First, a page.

- For example, Jamie sees a classified advertisement of a wealthy couple who is offering a substantial amount of money for a caregiver for their son. The advertisement states that the qualifications for the job need to be at least ten years of experience with licensed daycare, preferably at one identified as being at the top of the state. Jamie has had a lot of experience with young children, but never as a nanny or a daycare provider.
She decides she will apply for the job and states that she has the proper experience. She asks her friend Carla to be her reference in case the couple calls to ask for verification of work experience. The couple calls Carla and Carla states, “Jamie is the best employee I ever had! She works very hard, and it was difficult to see her go after 12 years.” The couple is satisfied with this response and hires Jamie. Jamie and Carla have both made misrepresentations.
This is a class A misdemeanor. Normally, the maximum penalties associated with this would be a 1,000-dollar fine and up to one year in jail; however, the statute states that the longest sentence of imprisonment can only be six months.
There are a variety of defenses that can be raised against charges of misrepresentations in childcare.
- Misrepresentation by a child’s daycare provider indicates that the misrepresentation must be willful and intentional. This means that the person provided the false, misleading, or deceiving, or failed to disclose certain information for the express purpose of causing a misrepresentation.
- For example, Gloria is proud to state her daycare consists of licensed daycare providers who do not have any criminal records. However, Gloria does not always run a background check and sometimes accept what applicants tell her during interviews. Michelle is one of her employees that Gloria did not run a background check on.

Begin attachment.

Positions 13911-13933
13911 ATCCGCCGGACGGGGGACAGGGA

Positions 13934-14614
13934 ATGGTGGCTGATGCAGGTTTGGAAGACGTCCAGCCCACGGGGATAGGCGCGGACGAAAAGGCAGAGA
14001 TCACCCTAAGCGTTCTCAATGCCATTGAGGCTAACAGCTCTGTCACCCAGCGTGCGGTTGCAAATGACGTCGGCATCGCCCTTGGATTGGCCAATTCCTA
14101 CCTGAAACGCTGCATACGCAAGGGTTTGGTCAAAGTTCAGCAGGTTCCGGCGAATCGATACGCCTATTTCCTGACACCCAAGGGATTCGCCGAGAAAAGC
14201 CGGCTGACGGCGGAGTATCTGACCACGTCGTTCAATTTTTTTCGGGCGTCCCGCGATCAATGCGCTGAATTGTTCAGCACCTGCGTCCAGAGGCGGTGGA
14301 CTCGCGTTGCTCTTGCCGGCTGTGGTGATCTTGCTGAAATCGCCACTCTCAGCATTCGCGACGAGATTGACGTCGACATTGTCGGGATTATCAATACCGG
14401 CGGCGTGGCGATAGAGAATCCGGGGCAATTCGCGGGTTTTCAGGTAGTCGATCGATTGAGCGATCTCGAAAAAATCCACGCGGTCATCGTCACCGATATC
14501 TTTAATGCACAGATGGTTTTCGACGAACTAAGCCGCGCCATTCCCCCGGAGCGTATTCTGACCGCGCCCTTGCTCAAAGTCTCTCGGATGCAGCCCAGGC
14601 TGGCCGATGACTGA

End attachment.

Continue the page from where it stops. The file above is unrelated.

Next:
Michelle has had her license revoked due to a child endangerment charge about seven years ago. Michelle told Gloria that she is currently licensed and has never been convicted of a crime. Michelle even fabricated a false license to show Gloria when Gloria checks the licenses once a year. Gloria has provided a statement that is false. One of her employees does not have a current license and has a criminal record.
However, Gloria is not aware of Michelle’s status and does not willfully and intentionally make this statement to deceive. She genuinely believes that all of her employees are licensed and have no criminal convictions. This may not be reasonable to believe since she has not run a background check, but that is not the issue. She is not willfully and intentionally trying to mislead, which is what is required to violate the law.
- Another defense that can be raised with defense against misrepresentations by a child’s daycare provider is that the misrepresentation did not place the child a substantial safety or health risk. Substantial risk is not defined in the statute, but some of its examples give some clues at what would be placing a child at substantial risk. Too many children, unauthorized areas, and workers are all things that are considered to be substantial risks to children.